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Title: The Oral and Skin Microbiomes of Captive Komodo Dragons Are Significantly Shared with Their Habitat

Abstract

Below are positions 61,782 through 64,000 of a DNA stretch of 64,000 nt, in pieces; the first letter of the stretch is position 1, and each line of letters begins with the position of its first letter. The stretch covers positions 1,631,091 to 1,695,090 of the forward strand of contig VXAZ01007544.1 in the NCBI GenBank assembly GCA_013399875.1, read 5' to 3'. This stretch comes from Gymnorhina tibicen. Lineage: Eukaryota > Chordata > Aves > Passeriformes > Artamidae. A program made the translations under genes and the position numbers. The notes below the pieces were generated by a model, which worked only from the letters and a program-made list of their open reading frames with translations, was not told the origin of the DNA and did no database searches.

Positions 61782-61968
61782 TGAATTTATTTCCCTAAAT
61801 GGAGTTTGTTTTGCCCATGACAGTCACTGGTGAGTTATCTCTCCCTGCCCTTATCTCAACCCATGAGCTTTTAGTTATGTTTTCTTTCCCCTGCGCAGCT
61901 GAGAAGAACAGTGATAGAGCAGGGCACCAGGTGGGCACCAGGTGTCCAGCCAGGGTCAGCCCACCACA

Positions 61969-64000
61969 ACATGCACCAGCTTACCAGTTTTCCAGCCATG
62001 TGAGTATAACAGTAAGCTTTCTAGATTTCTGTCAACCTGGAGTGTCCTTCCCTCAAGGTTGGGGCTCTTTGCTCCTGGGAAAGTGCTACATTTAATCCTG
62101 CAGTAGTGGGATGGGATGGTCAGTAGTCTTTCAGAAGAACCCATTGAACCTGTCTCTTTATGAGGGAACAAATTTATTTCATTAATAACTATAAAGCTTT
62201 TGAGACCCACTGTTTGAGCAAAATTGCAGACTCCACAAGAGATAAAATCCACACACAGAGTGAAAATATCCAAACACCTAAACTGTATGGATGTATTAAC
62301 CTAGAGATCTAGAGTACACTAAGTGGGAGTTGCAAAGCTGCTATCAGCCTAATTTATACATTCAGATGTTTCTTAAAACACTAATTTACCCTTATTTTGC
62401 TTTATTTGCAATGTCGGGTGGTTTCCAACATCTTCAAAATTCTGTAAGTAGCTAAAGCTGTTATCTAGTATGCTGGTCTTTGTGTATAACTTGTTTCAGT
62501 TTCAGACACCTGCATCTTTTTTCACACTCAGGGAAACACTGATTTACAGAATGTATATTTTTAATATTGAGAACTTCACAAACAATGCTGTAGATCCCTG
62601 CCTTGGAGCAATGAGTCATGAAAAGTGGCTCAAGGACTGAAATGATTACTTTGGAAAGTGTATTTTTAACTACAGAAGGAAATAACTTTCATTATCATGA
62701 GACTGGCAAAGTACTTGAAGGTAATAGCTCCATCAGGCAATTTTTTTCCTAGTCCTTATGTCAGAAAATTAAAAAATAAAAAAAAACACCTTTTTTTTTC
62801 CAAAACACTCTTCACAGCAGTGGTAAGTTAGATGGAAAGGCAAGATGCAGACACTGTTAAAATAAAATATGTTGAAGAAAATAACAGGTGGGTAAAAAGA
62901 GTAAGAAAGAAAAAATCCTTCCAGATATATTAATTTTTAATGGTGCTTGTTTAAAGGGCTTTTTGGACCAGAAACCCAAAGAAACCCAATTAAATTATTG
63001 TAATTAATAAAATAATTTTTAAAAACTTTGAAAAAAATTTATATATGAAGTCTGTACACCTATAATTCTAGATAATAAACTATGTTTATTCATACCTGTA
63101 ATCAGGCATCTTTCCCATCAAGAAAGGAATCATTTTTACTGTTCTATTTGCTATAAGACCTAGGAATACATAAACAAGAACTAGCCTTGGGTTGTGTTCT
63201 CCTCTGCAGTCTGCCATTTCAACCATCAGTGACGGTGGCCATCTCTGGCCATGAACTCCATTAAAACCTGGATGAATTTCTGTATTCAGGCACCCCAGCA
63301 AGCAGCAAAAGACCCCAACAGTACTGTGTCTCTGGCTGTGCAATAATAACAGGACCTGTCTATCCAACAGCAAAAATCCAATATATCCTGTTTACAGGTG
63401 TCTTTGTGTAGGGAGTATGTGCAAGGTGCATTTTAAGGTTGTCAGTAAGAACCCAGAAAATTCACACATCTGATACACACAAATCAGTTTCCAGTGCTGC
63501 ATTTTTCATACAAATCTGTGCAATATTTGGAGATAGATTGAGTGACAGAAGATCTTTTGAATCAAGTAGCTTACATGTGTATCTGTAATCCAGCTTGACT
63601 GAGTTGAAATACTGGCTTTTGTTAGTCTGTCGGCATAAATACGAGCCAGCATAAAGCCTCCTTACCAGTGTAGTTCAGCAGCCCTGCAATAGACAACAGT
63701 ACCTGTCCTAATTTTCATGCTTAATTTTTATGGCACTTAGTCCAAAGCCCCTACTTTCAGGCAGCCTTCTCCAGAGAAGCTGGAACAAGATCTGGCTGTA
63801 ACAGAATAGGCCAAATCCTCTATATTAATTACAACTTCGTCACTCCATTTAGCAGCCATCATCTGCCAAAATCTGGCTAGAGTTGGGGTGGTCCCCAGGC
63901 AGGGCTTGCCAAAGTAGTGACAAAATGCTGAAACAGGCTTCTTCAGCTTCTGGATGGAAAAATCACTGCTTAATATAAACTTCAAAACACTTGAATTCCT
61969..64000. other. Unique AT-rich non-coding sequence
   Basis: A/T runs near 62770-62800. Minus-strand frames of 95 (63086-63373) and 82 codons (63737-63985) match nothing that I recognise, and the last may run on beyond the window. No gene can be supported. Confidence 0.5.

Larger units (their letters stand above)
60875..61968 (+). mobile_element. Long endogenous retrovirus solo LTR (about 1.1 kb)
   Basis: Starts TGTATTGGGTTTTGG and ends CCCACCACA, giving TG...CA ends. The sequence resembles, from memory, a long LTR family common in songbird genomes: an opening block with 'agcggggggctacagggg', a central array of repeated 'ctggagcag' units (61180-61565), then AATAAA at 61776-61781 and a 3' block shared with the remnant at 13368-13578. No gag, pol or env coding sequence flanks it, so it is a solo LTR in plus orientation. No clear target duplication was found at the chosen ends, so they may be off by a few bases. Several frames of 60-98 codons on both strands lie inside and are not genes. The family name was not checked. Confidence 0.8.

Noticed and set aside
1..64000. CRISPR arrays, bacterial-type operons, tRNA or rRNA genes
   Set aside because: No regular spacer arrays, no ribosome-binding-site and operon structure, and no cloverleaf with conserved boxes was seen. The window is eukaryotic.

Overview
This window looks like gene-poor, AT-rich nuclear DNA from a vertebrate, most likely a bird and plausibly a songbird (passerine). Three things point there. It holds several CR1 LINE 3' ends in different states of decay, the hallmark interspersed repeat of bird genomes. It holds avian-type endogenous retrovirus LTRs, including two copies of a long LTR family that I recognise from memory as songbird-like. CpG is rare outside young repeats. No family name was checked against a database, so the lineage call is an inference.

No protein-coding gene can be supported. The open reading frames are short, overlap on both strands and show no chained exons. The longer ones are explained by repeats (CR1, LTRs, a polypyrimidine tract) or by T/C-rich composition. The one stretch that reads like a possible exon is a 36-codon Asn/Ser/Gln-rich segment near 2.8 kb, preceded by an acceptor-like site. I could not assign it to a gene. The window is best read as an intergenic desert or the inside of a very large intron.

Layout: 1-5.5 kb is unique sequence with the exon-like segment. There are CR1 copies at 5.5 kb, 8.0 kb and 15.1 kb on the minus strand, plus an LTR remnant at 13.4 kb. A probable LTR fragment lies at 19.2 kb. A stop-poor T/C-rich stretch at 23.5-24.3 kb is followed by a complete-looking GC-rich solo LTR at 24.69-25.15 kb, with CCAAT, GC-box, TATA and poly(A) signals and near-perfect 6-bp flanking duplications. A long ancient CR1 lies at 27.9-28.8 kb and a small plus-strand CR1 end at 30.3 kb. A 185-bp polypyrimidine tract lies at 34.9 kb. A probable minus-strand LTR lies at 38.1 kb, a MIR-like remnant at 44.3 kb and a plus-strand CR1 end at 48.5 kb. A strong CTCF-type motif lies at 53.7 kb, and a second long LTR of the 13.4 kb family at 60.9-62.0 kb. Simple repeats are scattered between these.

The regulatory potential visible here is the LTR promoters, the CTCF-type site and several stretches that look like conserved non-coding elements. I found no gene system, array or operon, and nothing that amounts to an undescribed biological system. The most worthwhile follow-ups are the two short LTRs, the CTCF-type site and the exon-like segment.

Animals, including humans, have evolved in the context of exposure to a variety of microbial organisms present in the environment. Only recently have humans, and some animals, begun to spend a significant amount of time in enclosed artificial environments, rather than in the more natural spaces in which most of evolution took place. The consequences of this radical change in lifestyle likely extend to the microbes residing in and on our bodies and may have important implications for health and disease. A full characterization of host-microbe sharing in both closed and open environments will provide crucial information that may enable the improvement of health in humans and in captive animals, both of which experience a greater incidence of disease (including chronic illness) than counterparts living under more ecologically natural conditions. Examining the way in which animals, including those in captivity, interact with their environment is extremely important for studying ecological processes and developing sophisticated animal husbandry. Here we use the Komodo dragon (Varanus komodoensis) to quantify the degree of sharing of salivary, skin, and fecal microbiota with their environment in captivity. Both species richness and microbial community composition of most surfaces in the Komodo dragon’s environment are similar to themore » Komodo dragon’s salivary and skin microbiota but less similar to the stool-associated microbiota. We additionally compared host-environment microbiome sharing between captive Komodo dragons and their enclosures, humans and pets and their homes, and wild amphibians and their environments. We observed similar host-environment microbiome sharing patterns among humans and their pets and Komodo dragons, with high levels of human/pet- and Komodo dragon-associated microbes on home and enclosure surfaces. In contrast, only small amounts of amphibian-associated microbes were detected in the animals’ environments. We suggest that the degree of sharing between the Komodo dragon microbiota and its enclosure surfaces has important implications for animal health. These animals evolved in the context of constant exposure to a complex environmental microbiota, which likely shaped their physiological development; in captivity, these animals will not receive significant exposure to microbes not already in their enclosure, with unknown consequences for their health. Animals, including humans, have evolved in the context of exposure to a variety of microbial organisms present in the environment. Only recently have humans, and some animals, begun to spend a significant amount of time in enclosed artificial environments, rather than in the more natural spaces in which most of evolution took place. The consequences of this radical change in lifestyle likely extend to the microbes residing in and on our bodies and may have important implications for health and disease. A full characterization of host-microbe sharing in both closed and open environments will provide crucial information that may enable the improvement of health in humans and in captive animals, both of which experience a greater incidence of disease (including chronic illness) than counterparts living under more ecologically natural conditions.« less